The crud has been sweeping our offices for weeks. And where there’s crud, there’s a strong need for chicken soup. We recently discovered the chicken noodle soup at the newly opened Rarebit, a sort of modern yet old-school diner that serves up a hearty bowl of salty, chickeny broth with classic egg noodles, roasted shredded chicken, garlic stock, and some roasted vegetables (just like mom makes it!). When you’re battling a stuffy nose and congested chest, there’s not much better than this.
[image-2]At Charleston Bakery, which claims to be our only authentic Jewish deli (Aaron’s Deli notwithstanding), they serve real Jewish penicillin: Matzo Ball Soup. The soup contains chicken stock, celery, onions, carrots, and fresh basil all cooked with pulled roasted chicken and baseball-sized matzo balls. The matzo balls are a housemade mix of matzo meal, schmaltz, eggs, chopped parsley, and some salt and pepper. The matzo ball mix then sits for a few hours, is shaped into balls, and simmered in water. Co-owner Kerry Botz says, “This soup is authentic. We worked on the recipe for years before getting it right.” The matzo balls combined with the chicken soup makes a warming winter dish that will soothe any sore throat.
[image-1]Over on Coming Street, Two Boroughs Larder is heating up a celery root soup that will have your taste buds heightened with its salty yet sweet combination of flavors. The made-from-scratch soup contains whole celery and Arkansas black apples that are first roasted with onions, and then are peeled to create their smooth texture. The celery, onions, and apples are then added to a pan and cooked down with vegetable sauce, buttermilk, and some spices and herbs. Finally everything is pureed with half a cup of olive oil to form a smooth and beautifully white soup. Owner and Executive Chef Josh Keller adds, “The apples add something different to the soup. It makes the dish well rounded with a nice combination of sweet and salty.” As if it couldn’t sound better the soup is topped with shaved country ham and fried croutons.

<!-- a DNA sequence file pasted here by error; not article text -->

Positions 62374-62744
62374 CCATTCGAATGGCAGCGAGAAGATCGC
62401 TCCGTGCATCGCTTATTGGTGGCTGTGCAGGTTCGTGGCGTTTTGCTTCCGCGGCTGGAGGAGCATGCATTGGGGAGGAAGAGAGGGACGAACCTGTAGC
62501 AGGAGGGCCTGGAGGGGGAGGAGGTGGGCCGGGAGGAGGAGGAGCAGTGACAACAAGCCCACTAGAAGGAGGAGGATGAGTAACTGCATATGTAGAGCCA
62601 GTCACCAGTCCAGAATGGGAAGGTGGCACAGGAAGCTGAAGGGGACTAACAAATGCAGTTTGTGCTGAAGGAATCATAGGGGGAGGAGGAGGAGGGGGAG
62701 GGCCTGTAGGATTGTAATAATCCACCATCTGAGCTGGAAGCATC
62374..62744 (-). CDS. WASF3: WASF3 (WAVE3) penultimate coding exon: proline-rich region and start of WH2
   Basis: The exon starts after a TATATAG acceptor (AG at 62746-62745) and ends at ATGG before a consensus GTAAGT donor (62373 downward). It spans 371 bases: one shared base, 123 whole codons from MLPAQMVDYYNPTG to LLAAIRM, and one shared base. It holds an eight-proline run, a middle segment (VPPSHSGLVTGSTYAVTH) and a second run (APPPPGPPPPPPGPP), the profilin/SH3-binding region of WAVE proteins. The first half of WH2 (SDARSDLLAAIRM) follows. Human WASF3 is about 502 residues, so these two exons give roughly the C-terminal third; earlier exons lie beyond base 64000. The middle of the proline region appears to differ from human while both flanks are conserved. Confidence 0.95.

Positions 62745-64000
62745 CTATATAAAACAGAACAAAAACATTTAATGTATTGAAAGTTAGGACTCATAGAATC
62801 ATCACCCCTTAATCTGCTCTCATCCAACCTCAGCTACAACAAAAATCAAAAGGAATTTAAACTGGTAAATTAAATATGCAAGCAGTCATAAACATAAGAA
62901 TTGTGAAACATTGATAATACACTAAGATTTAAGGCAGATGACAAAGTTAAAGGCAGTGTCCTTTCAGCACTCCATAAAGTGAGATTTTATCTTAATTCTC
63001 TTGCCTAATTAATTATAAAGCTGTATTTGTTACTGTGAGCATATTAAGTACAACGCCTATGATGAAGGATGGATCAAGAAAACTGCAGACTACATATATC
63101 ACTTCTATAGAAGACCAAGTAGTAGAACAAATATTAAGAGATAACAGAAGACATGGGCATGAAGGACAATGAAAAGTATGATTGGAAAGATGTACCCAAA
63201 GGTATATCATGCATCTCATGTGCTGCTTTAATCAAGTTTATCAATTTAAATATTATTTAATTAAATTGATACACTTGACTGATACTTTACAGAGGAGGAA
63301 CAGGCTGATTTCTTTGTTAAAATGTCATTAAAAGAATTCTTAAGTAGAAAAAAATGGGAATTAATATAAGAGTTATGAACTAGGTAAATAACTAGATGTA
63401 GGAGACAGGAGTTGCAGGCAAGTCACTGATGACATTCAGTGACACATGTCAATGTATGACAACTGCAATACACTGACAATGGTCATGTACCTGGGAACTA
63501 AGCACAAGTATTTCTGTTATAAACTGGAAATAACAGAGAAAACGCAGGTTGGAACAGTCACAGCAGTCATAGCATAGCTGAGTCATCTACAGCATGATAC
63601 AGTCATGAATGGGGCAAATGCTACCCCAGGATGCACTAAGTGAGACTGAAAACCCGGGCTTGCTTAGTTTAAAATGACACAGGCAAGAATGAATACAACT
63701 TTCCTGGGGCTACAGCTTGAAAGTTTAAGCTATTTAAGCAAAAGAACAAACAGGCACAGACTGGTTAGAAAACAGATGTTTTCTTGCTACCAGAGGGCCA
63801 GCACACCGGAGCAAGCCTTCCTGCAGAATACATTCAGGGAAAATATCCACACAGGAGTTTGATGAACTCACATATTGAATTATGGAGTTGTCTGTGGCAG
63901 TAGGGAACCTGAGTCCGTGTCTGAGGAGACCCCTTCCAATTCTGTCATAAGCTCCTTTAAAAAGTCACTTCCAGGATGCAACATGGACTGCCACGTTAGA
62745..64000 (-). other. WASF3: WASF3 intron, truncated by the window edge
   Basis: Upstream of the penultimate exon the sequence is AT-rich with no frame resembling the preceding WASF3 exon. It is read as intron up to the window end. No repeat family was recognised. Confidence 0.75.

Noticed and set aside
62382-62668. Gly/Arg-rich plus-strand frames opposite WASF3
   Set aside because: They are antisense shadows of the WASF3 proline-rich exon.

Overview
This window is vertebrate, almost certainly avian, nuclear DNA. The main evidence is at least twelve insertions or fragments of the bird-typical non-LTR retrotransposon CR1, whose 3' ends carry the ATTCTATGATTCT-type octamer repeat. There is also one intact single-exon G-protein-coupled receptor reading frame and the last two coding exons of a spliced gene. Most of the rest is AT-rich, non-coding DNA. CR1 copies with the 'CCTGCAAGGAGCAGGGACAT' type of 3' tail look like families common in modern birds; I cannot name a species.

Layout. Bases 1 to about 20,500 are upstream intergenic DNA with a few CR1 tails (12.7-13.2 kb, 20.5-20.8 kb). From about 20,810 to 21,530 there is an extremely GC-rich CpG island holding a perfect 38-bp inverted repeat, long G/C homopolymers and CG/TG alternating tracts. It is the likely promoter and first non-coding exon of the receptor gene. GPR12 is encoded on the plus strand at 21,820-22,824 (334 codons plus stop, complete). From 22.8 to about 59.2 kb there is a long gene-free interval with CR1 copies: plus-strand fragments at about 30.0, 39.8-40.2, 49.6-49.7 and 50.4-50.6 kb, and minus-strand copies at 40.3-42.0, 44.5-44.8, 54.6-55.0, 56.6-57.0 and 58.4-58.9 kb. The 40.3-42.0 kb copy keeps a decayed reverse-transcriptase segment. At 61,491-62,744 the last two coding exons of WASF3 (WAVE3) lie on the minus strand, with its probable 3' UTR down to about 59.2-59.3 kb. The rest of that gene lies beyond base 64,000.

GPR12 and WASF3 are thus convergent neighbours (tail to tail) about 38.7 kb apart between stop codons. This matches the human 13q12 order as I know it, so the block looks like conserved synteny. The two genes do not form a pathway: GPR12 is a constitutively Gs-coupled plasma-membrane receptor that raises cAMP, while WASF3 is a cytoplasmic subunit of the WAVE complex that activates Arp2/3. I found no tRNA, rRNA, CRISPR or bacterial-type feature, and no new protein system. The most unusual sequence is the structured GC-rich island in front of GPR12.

If you’re looking for traditional tomato soup head to Closed for Business on King Street. Their version of tomato soup features local fresh tomatoes, imported high quality Italian tomatoes, and sun-dried tomatoes all sautéed together. The tomatoes are then simmered with spices and herbs. At the end some cream is added and it’s puréed for a thick and creamy delight. You can just get the bowl of soup or you can splurge the tomato soup and grilled cheese combination. The irresistible grilled cheese contains swiss, fontina, and cheddar cheeses all melted on thick Texas toast.
For a soup that will really open up your sinuses head out to Red Orchids in West Ashley and order up the Hot and Sour Soup. The soy broth-based dish contains tofu, bean curd, bamboo shoots, and wood ear mushrooms. Owners Kelly and Tony Chu make the soup in big batches fresh everyday. Although most Asian restaurants make “hot” soups fairly mild, don’t take the name “Hot and Sour” lightly. Kelly says, “The soup is true to its name, it is spicy, some people say its is too spicy.” Not only will it help clear your sinuses but it will warm you right up.